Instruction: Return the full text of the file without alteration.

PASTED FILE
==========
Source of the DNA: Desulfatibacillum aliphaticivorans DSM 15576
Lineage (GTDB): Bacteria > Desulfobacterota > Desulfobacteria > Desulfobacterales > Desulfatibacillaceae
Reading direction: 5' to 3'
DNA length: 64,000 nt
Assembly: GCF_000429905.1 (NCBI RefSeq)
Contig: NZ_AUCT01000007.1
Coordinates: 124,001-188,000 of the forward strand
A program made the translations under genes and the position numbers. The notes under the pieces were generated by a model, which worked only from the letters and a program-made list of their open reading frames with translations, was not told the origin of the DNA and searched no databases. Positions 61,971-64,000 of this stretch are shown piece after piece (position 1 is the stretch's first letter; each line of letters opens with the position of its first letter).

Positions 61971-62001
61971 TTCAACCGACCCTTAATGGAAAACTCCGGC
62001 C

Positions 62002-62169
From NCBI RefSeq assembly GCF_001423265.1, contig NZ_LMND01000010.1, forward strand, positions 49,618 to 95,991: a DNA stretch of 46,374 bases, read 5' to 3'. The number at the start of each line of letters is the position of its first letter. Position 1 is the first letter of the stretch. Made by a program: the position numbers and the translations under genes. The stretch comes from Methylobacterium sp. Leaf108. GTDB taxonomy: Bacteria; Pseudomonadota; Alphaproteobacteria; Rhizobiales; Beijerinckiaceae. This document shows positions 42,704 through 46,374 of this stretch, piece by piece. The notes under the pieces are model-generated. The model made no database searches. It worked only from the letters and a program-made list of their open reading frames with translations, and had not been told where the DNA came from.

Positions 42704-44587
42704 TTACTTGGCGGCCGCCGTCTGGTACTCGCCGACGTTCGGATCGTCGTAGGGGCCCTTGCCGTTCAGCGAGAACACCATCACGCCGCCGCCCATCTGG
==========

Source of the DNA: Desulfatibacillum aliphaticivorans DSM 15576
Lineage (GTDB): Bacteria > Desulfobacterota > Desulfobacteria > Desulfobacterales > Desulfatibacillaceae
Reading direction: 5' to 3'
DNA length: 64,000 nt
Assembly: GCF_000429905.1 (NCBI RefSeq)
Contig: NZ_AUCT01000007.1
Coordinates: 124,001-188,000 of the forward strand
A program made the translations under genes and the position numbers. The notes under the pieces were generated by a model, which worked only from the letters and a program-made list of their open reading frames with translations, was not told the origin of the DNA and searched no databases. Positions 61,971-64,000 of this stretch are shown piece after piece (position 1 is the stretch's first letter; each line of letters opens with the position of its first letter).

Positions 61971-62001
61971 TTCAACCGACCCTTAATGGAAAACTCCGGC
62001 C

Positions 62002-62169
From NCBI RefSeq assembly GCF_001423265.1, contig NZ_LMND01000010.1, forward strand, positions 49,618 to 95,991: a DNA stretch of 46,374 bases, read 5' to 3'. The number at the start of each line of letters is the position of its first letter. Position 1 is the first letter of the stretch. Made by a program: the position numbers and the translations under genes. The stretch comes from Methylobacterium sp. Leaf108. GTDB taxonomy: Bacteria; Pseudomonadota; Alphaproteobacteria; Rhizobiales; Beijerinckiaceae. This document shows positions 42,704 through 46,374 of this stretch, piece by piece. The notes under the pieces are model-generated. The model made no database searches. It worked only from the letters and a program-made list of their open reading frames with translations, and had not been told where the DNA came from.

Positions 42704-44587
42704 TTACTTGGCGGCCGCCGTCTGGTACTCGCCGACGTTCGGATCGTCGTAGGGGCCCTTGCCGTTCAGCGAGAACACCATCACGCCGCCGCCCATCTGG